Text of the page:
Uber Legal Problems Pile Up Because Of Waymo Case And Self-Driving Trucks

Uber hasn’t had it easy over the last year, getting hit with a laundy list of legal problems. The problems don’t look to be clearing up anytime soon and are only getting worse.

Uber Vs Waymo

The case between Uber and Waymo has been contentious up to this point due to what’s at stake for both companies self-driving car projects. Uber has suffered hit after hit as a result of the case and the hits keep coming. Things only got worse for Uber as a magistrate judge has ordered Uber to give Waymo an unaltered version of the original term sheet for Uber’s acquisition of self-driving car developer, Otto. Otto is also the company at the center of Waymo’s lawsuit over supposedly stolen trade secrets since Otto’s founder, Anthony Levandowski, worked for Waymo’s parent company, Alphabet.

Waymo had been asking for the document to be handed over, believing it had pertinent information that could help Waymo’s case. Waymo is also demanding access to the due diligence report Uber did before its purchase of Otto last summer. However, up to this point, Uber had been refusing to hand over these documents, claiming the information was meant to stay confidential and was protected by attorney-client privilege. While it may not be everything Waymo wanted, this is still a big win for the company’s battle with Uber.

Self-Driving Approval

Otto seems to have caused nothing but headaches for Uber and that trend is ending soon. The San Francisco-based company is now facing investigation from California regulators because of self-driving truck tests. The belief is that Otto may have run truck tests on public highways without getting approval from the state. The inspection is being prepped as an unscheduled visit to prevent Otto from manipulating the inspection in any way.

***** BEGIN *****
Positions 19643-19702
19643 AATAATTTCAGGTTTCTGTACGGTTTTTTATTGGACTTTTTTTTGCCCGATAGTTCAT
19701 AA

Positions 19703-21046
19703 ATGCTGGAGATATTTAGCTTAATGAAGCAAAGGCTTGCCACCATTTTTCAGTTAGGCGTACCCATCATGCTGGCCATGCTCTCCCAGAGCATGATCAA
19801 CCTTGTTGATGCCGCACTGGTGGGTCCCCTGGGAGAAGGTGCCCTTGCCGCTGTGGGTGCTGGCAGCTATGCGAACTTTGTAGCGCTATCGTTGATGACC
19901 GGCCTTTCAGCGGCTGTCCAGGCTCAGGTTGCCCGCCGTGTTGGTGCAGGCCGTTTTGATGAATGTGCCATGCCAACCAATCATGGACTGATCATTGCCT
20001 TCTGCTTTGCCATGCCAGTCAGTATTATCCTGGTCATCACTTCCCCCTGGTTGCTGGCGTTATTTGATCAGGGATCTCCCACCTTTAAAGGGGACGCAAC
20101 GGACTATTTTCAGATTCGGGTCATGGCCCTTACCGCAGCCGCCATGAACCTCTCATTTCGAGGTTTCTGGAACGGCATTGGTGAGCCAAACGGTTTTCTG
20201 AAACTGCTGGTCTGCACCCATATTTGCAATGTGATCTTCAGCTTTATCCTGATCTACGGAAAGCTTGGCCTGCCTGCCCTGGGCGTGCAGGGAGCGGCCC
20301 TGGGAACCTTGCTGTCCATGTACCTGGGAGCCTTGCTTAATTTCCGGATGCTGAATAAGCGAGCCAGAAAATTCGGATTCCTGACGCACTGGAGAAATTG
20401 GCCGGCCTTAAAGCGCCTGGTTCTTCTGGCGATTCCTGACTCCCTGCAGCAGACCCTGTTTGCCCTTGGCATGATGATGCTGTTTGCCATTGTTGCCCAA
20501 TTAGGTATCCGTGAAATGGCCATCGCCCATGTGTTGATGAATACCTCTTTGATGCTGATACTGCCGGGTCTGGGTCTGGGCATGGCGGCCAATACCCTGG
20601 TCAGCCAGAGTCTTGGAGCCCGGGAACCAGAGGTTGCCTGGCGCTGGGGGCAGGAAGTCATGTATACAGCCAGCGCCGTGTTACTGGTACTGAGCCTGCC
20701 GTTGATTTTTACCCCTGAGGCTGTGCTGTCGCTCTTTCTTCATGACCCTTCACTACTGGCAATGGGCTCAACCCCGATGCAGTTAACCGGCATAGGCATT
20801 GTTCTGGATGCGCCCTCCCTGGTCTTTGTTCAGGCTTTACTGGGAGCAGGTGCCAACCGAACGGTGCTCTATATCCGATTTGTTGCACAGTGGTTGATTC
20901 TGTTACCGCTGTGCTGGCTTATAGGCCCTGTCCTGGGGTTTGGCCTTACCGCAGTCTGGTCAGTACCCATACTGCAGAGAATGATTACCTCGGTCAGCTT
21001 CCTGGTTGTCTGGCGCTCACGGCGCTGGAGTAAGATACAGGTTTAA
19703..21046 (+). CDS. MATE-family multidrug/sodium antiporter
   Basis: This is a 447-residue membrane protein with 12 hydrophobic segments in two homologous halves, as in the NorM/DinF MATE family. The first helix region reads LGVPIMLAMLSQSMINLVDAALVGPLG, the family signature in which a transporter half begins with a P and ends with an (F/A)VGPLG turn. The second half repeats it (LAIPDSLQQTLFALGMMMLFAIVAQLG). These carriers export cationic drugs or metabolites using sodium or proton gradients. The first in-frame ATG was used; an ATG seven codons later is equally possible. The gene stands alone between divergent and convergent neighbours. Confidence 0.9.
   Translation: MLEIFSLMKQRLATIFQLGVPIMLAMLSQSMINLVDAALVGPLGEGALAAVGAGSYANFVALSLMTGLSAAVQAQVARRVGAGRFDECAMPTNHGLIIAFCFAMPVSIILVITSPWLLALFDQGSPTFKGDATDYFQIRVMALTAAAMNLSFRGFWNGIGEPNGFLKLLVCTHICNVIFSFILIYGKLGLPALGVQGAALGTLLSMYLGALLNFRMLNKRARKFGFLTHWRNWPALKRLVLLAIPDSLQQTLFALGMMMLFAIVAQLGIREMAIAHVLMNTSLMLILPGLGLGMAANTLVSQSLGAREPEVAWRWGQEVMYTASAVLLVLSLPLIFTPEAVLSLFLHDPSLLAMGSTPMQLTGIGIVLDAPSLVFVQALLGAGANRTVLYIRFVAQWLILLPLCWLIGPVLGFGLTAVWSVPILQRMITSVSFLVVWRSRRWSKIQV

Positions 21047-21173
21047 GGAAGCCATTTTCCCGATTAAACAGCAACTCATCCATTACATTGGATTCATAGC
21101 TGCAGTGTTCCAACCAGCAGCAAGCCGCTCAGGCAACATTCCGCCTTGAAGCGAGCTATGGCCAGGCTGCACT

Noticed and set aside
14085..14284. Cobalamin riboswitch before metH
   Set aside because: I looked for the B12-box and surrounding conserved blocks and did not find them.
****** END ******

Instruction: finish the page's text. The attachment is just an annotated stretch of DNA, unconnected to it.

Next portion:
The inspection is a result of an internal Otto report that was published in 2016 detailing how the self-driving trucks drive the highways surround San Francisco daily. The report contradicted reports Otto had given to California regulators in February, stating that the trucks weren’t being operated remotely. Otto only added fuel to the fire thanks to a report for Colorado regulators, detailing how operators switch between manual control and autonomous software, depending on conditions. Given the ruling just handed down in the Waymo case, this inspection couldn’t have been planned for a worse time.

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Kevin Billings Tech Times editor Kevin Billings is a born geek at heart. Whether it’s video games, movies, tv, comics, or tech, you will likely find Kevin there. And he feels gratified in his passions now that geek culture has come to dominate mainstream pop culture.


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